At the end of January, when all of our pupils in school were starting to tire a little of sitting in front of a screen all day during remote learning, it was decided that the planned Community Day for Year 8 – which would have run very much along the same lines as the Year 7 one – should take place as a virtual, off-timetable, off-screen (as far as possible) event. In addition, Year 7 were to have the opportunity to take part in another Community Day too, building on the wonderful work they had done in October. As mentioned by Dmitriy above as a real positive from October, careful design of the day would be of paramount importance, especially if we were striving to ensure that MYP Service in Action objectives were being met while trying to maintain the attention of around 150 pupils sitting in their own homes with all of the added distractions available to them.
Each year group needed a slightly different approach as they were starting from different points in their MYP journey:
Year 8 were introduced last year to ideas of community, identifying those in need of help in our local communities and formulating ways to assist BUT they had no prior knowledge of the SDGs and, more importantly, no-one had heard of COVID-19 back then. In addition, they had not previously been asked to produce posters etc as their Community Day last year had focused only on the first four stages of the cycle, in the hope of returning to it later in the year, which, of course, school closure prevented.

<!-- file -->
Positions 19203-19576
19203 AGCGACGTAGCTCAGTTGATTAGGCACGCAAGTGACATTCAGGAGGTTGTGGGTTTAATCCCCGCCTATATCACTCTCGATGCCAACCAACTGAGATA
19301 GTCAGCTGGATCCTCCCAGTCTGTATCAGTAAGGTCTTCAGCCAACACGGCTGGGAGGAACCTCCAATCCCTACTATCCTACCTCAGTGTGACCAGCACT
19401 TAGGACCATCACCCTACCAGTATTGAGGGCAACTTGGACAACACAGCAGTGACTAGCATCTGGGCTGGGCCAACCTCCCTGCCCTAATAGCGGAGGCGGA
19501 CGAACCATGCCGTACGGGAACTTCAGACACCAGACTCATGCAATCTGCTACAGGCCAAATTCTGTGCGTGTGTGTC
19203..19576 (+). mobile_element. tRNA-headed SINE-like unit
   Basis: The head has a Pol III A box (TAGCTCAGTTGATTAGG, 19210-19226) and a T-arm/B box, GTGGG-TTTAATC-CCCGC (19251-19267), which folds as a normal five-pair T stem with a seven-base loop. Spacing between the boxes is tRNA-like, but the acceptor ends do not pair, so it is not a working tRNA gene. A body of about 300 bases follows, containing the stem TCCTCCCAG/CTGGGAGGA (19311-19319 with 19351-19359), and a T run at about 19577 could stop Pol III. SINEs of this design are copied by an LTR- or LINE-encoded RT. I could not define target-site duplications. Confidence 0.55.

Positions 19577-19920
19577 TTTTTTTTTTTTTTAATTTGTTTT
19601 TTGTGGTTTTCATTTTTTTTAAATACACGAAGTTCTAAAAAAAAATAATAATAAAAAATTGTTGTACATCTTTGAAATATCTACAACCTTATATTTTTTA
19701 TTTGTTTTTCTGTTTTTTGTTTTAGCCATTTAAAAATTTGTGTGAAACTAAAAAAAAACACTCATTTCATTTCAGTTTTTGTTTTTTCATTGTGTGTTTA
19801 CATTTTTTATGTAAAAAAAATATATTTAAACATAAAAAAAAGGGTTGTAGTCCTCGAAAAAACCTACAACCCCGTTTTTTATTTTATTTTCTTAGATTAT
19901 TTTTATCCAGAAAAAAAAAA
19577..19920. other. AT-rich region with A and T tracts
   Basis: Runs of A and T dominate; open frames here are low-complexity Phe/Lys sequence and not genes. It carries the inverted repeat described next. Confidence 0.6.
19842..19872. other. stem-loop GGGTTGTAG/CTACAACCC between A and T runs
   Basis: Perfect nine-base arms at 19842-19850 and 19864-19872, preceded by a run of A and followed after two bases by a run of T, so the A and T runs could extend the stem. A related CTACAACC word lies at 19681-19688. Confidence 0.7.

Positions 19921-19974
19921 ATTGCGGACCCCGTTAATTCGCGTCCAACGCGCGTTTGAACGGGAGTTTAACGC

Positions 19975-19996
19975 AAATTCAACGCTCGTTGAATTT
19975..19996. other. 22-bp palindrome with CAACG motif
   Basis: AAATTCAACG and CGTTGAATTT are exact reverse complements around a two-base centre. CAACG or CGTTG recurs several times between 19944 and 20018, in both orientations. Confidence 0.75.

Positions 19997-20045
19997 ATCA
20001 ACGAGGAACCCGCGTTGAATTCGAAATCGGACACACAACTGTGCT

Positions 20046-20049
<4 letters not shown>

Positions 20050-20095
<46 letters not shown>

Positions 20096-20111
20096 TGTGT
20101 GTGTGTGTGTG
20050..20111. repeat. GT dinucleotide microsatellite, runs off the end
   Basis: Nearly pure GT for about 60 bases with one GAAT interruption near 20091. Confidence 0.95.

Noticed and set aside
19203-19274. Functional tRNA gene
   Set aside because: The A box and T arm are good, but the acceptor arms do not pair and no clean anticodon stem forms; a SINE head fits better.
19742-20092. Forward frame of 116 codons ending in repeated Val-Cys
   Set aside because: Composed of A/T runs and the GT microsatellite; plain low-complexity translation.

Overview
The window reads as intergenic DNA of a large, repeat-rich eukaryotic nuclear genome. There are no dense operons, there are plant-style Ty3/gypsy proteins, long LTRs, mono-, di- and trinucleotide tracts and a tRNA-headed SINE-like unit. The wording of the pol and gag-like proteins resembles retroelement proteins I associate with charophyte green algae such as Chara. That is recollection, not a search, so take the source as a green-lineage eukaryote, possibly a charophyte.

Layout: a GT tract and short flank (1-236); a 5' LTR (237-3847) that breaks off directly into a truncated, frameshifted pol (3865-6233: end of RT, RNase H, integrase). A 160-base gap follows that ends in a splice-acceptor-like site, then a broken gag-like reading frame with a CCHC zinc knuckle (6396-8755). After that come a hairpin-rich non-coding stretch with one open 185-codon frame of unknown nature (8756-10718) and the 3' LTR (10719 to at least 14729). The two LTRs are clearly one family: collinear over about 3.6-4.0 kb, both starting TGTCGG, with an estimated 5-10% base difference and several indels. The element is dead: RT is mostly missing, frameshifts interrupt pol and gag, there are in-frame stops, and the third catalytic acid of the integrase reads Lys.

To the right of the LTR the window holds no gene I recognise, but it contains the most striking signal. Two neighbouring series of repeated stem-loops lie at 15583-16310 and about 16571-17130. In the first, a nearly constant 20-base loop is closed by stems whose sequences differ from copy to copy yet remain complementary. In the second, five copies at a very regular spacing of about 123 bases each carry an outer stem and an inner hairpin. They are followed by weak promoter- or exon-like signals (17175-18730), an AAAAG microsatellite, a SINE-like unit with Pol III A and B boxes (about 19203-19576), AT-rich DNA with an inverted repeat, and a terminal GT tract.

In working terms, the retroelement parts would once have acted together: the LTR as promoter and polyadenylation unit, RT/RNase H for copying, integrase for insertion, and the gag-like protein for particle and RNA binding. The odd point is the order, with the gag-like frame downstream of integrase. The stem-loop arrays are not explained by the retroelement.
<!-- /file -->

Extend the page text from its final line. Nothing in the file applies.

Year 7 had already completed lots of work on their experiences during lockdown, global problems and possible solutions and we really wanted them to have the opportunity to do things, to think back to the pledges for action they made in October and work on them. In the end, a deep covering of snow in Oakham on the day made going out rather tricky, and digging vegetable patches virtually impossible, but never mind, they had plenty of other options.
For each year group, we had an introductory assembly in the morning, with optional drop-in meetings during the day but for the most part pupils were left to work through the activities at their own pace, therefore directing their own learning and choosing what they wanted to do in the afternoon to take action in some way. They had been sent detailed instructions in advance of the day which, if printed off, allowed them to spend most of the day away from their computers. The LibGuides, which were created as a back-up for those who had not been able to print off material, or for whom clicking on links was easier than typing in URLs for videos, give an idea of the flavour and shape of the day (F1 LibGuide, F2 LibGuide).
One thing that the Community Days really allow us to focus on is the Reflect stage of the cycle as reflection is a big part of the MYP and of being an IB learner. The activities requiring pupils to think about problems in their communities help build understanding and empathy; they allow pupils to relate what they are reading to their own experiences; and therefore they allow time for a lot of personal reflection on what they have been reading, watching, learning about and ultimately doing. This will be really important for them going forward into Year 9 and a full, largely self-directed, Community Project. This reflection will also be ongoing throughout the year, and may lead to further inquiry work when we are back in school.
I will allow Dmitriy to comment further on how successful he feels these Community Days were, but here are some examples of the thoughtful work produced (see the LibGuides for the different action task options pupils were given):